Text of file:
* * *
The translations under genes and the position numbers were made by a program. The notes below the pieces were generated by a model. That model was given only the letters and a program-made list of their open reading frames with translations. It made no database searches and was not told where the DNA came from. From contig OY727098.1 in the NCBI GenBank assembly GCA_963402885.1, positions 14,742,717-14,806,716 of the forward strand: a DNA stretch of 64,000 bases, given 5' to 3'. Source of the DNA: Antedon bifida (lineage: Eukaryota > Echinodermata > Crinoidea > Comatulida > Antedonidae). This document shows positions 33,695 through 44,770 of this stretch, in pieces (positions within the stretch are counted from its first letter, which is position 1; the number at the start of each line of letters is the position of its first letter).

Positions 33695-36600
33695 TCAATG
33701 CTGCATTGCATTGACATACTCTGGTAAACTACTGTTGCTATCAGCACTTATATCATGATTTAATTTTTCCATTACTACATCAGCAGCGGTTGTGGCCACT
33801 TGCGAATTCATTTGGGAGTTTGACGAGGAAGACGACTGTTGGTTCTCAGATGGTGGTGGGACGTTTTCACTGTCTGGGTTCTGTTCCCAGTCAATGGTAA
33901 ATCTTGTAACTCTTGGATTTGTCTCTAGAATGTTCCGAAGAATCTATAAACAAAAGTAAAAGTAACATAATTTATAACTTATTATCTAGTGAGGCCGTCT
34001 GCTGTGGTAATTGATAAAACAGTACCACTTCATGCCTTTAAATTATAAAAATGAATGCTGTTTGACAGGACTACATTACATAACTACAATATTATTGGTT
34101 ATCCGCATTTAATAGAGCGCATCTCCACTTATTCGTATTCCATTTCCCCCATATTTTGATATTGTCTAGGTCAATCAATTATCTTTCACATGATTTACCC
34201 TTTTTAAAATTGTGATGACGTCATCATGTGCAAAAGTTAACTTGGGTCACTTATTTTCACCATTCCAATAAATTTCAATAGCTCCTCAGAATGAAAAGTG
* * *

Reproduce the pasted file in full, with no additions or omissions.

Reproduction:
The translations under genes and the position numbers were made by a program. The notes below the pieces were generated by a model. That model was given only the letters and a program-made list of their open reading frames with translations. It made no database searches and was not told where the DNA came from. From contig OY727098.1 in the NCBI GenBank assembly GCA_963402885.1, positions 14,742,717-14,806,716 of the forward strand: a DNA stretch of 64,000 bases, given 5' to 3'. Source of the DNA: Antedon bifida (lineage: Eukaryota > Echinodermata > Crinoidea > Comatulida > Antedonidae). This document shows positions 33,695 through 44,770 of this stretch, in pieces (positions within the stretch are counted from its first letter, which is position 1; the number at the start of each line of letters is the position of its first letter).

Positions 33695-36600
33695 TCAATG
33701 CTGCATTGCATTGACATACTCTGGTAAACTACTGTTGCTATCAGCACTTATATCATGATTTAATTTTTCCATTACTACATCAGCAGCGGTTGTGGCCACT
33801 TGCGAATTCATTTGGGAGTTTGACGAGGAAGACGACTGTTGGTTCTCAGATGGTGGTGGGACGTTTTCACTGTCTGGGTTCTGTTCCCAGTCAATGGTAA
33901 ATCTTGTAACTCTTGGATTTGTCTCTAGAATGTTCCGAAGAATCTATAAACAAAAGTAAAAGTAACATAATTTATAACTTATTATCTAGTGAGGCCGTCT
34001 GCTGTGGTAATTGATAAAACAGTACCACTTCATGCCTTTAAATTATAAAAATGAATGCTGTTTGACAGGACTACATTACATAACTACAATATTATTGGTT
34101 ATCCGCATTTAATAGAGCGCATCTCCACTTATTCGTATTCCATTTCCCCCATATTTTGATATTGTCTAGGTCAATCAATTATCTTTCACATGATTTACCC
34201 TTTTTAAAATTGTGATGACGTCATCATGTGCAAAAGTTAACTTGGGTCACTTATTTTCACCATTCCAATAAATTTCAATAGCTCCTCAGAATGAAAAGTG